Colin “Solo” Earnest has had a long and tumultuous career in the professional league of legends scene. He now makes that career longer, and most likely more tumultuous, by becoming TSM Solo. Solo first forayed into pro League of Legends in 2014 with Zenith Esports. Since then he has bounced from team to team in both the challenger/academy level and at the mainstage LCS level. Now that he has joined TSM, Solo has represented no fewer than eleven unique organizations. The longest Solo has ever stayed with a team was with Clutch Gaming. He lasted nearly a year spanning between December of 2017 and ending right before the one year mark in November of 2018.
This shifting of teams does not mean that he is any stranger to success. After initially joining Flyquest as an assistant coach and academy player in March of 2020 Solo was subbed in for Viper. The two split games for the rest of the season the team finished fourth in the standings headed to playoffs. Flyquest dropped the first two games of their series against Evil Geniuses and subbed in Solo. The team didn’t look back. Although they lost that series against EG in game four they managed to make a loser’s bracket run. They eventually beat EG later in the tournament, to make the org’s first finals appearance. The team would continue to thrive with Solo in the top lane as they repeated their success in the summer, falling just short of winning a championship taking TSM to the full five games in the final series.
Despite the heartbreaking loss Solo and the rest of Flyquest punched their ticket to worlds. As the second seed from NA their spot in pools was guaranteed, however, an easy pool was not. The squad saw some success. They took a game against then tournament favorites Top Esports. The big win wasn’t enough. They fell just short of making it out of pool play with a 3-3 record.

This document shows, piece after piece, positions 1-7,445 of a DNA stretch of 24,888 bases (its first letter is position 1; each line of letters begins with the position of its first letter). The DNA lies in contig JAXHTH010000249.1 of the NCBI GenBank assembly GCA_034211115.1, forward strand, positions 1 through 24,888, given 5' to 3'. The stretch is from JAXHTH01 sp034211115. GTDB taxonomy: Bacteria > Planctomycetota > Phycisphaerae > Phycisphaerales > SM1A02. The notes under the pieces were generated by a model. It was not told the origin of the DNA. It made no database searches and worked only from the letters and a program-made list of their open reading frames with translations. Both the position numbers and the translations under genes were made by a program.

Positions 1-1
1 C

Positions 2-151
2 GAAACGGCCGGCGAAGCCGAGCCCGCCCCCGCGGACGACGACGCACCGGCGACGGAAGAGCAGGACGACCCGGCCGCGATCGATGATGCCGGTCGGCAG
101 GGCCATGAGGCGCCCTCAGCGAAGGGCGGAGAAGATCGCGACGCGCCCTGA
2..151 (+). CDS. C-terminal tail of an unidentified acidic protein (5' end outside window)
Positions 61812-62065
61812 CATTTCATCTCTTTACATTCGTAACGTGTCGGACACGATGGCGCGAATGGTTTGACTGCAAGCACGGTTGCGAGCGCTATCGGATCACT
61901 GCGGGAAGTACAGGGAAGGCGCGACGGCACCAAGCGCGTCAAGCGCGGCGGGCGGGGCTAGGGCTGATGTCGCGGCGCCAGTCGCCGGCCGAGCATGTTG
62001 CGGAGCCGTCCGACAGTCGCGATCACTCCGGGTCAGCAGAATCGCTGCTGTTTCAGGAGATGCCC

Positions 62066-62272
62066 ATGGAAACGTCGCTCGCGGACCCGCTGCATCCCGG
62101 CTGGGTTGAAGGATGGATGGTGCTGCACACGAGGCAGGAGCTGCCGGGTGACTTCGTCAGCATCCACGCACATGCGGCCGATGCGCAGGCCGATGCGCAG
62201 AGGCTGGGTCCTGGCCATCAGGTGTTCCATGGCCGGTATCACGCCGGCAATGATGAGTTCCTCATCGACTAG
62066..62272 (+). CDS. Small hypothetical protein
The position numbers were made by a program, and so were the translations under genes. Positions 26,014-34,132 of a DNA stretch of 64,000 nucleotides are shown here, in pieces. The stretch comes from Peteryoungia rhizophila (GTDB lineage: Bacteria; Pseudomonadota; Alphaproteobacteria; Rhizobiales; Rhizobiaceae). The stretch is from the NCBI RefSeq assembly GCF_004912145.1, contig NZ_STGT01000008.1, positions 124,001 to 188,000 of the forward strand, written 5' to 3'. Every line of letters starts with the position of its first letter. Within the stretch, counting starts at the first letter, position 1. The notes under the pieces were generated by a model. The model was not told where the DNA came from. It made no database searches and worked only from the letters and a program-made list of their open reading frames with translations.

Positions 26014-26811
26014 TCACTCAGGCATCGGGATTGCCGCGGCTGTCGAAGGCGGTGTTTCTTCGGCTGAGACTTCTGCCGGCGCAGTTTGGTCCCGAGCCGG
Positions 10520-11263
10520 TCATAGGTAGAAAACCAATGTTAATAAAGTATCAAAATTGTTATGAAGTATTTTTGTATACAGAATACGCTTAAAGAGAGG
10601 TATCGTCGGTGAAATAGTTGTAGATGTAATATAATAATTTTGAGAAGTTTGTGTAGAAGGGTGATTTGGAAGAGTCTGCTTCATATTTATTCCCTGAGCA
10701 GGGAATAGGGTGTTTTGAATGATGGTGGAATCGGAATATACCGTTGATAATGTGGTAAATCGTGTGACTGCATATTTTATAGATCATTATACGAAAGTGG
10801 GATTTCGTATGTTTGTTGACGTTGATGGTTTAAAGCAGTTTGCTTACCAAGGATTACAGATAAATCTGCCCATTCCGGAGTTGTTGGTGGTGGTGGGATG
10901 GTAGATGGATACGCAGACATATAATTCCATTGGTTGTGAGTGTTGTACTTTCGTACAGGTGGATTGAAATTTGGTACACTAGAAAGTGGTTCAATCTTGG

Solo was released from Flyquest following the 2020 worlds and after bouncing around a bit finds himself on another struggling roster. TSM has struggled in the rift in 2022, finishing ninth in the spring. That is the first time the team has finished below 6th in the LCS regular season and the first time the team has ever had a losing record in the LCS regular season. The problems have extended into the summer split with the team currently in ninth place with a 3-8 record.
Top lane has been a particular point of pressure for TSM this split. After Heo “Huni” Seung-hoon stepped down from the roster due to having issues with his hands, academy top laner Alex “S0ul” Luo stepped up to fill the position. After going 1-3 S0ul elected to return to the academy roster. He posted on the TSM discord that “management fully gave me the option to continue playing, but I want TSM to make playoffs as much as you guys do, and with my current performance we’d have a higher chance without me.”
Top lane isn’t the only role that TSM has made roster swaps in this season. TSM has made midseason changes in both the bot lane positions.
This is the team that Solo is joining: a team used to winning struggling to win. Fan reactions to the pick up are a mix. Some are excited to have an experienced and competent top laner, whereas others deride the pick up and feel as if the future won’t be any brighter with Solo.
If history repeats itself, which often happens, TSM Solo will find his place as a roleplayer. In the past he’s excelled when he has playmakers in other lanes on the rift and is allowed to simply absorb pressure in the top lane. This worked out best of course with flyquest. Solo could rely on teammates Lucas “Santorin” Larsen in the jungle and Tristan “PowerOfEvil” Schrage in the midlane. Each is an excellent player and play maker in their own right. Hopefully for TSM Solo will provide the stability that Mingyi “Spica” Lu and Huang “Maple” Yi-Tang need to unlock their full potential and get some more games back in TSM’s win column. Look for a rocky start this weekend, but some improvement in Week 7 and 8.
Cover Photo Via Riot Games
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